Glengoyne Cask Strength Batch 2Glengoyne distillery draws its soft process water from Loch Carron and its cooling water from the Glengoyne Burn. It uses only Scottish barley, Golden Promise and Chariot varieties, air dried after germination and hence un-peated. The carton boldly states "Scotland's Unpeated Malt" which is the whisky's signature, and it is designated the "Authentic Taste of Malt Whisky Untainted by Peat Smoke."

The distillery operates a medium-sized copper domed mash tun, 6 Oregon pine washbacks, 1 wash still and 2 smaller spirit stills with boil balls in the necks and level lyne arms. The size and shape of the spirit stills and boil balls contribute greatly through catalysis and reflux to the flavour of the resulting spirit. The whisky is matured in a combination of refill bourbon and sherry casks, in dunnage warehouses at the site.

The whisky is used in blends such as Cutty Sark, Famous Grouse and Lang's Supreme.

Or so the Glengoyne web site says, they go on...

Digestive biscuits, ripe bananas and a hint of pepper. This is the taste of Scotland's slowest distillation, bottled as tradition insists: at cask strength, un-chillfiltered. Like every Glengoyne, the amber hue is created by time and oak, nothing more.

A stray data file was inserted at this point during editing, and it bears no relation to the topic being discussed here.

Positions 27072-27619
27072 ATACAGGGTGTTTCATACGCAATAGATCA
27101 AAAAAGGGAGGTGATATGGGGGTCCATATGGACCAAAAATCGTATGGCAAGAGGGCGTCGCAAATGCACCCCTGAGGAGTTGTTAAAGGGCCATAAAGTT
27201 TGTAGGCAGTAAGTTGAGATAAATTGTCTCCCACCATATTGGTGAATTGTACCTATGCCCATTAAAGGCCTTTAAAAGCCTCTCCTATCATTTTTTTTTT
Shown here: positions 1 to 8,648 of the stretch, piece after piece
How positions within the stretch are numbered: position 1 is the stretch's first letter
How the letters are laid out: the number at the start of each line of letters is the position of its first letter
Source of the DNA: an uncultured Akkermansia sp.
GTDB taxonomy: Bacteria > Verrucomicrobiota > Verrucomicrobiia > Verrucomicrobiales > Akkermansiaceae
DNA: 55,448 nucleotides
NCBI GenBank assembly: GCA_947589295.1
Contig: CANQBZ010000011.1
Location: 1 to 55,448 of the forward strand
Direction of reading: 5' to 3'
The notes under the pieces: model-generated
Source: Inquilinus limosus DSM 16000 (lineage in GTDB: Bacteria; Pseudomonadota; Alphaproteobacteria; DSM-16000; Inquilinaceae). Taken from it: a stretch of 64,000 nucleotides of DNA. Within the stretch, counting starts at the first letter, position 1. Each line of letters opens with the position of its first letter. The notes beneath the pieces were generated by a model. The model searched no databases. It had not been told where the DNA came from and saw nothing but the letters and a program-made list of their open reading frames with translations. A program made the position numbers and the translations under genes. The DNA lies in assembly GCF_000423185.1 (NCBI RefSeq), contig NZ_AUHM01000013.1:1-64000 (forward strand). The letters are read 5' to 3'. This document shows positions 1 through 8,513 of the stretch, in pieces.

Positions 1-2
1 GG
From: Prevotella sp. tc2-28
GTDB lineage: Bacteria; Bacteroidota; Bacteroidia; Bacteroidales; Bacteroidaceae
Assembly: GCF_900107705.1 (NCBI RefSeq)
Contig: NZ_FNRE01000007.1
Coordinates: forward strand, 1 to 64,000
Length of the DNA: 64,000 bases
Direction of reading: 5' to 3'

Nose: Fresh strawberries and cream, crumbled digestive biscuits and a hint of oak spice.

Palate: Treacle-like, sweet and thick. Sharp fruits with sugar syrup and more oaty biscuits.

Finish: A long, lasting finish.

A tasting at the distillary video.

Click MORE for tasting notes...

The following tasting notes by David Wishart...

Whisky: Glengoyne Cask Strength
Cluster G
Bottle by Producer
Region: Highland
Distillery: Glengoyne
Age: no age statement 
Strength: 58.9% vol
Colour: Amber
Chill-Filtered: No
Cask: Combination of American bourbon and European sherry casks.
Nose: Quite sherried, with creamy toffee, bananas, peaches and cream.
Taste: Quite full-bodied and sweet, oak, apple and butterscotch, Oloroso sherry and allspice.
Finish: Long and clean, chewy toffee, dark chocolate and sherry.
Tasting for Whisky Classified, fourth edition.

David Wishart
26/3/2008

Flavour

Intensity
Body bellcolourtiny.jpgbellcolourtiny.jpgbellcolourtiny.jpg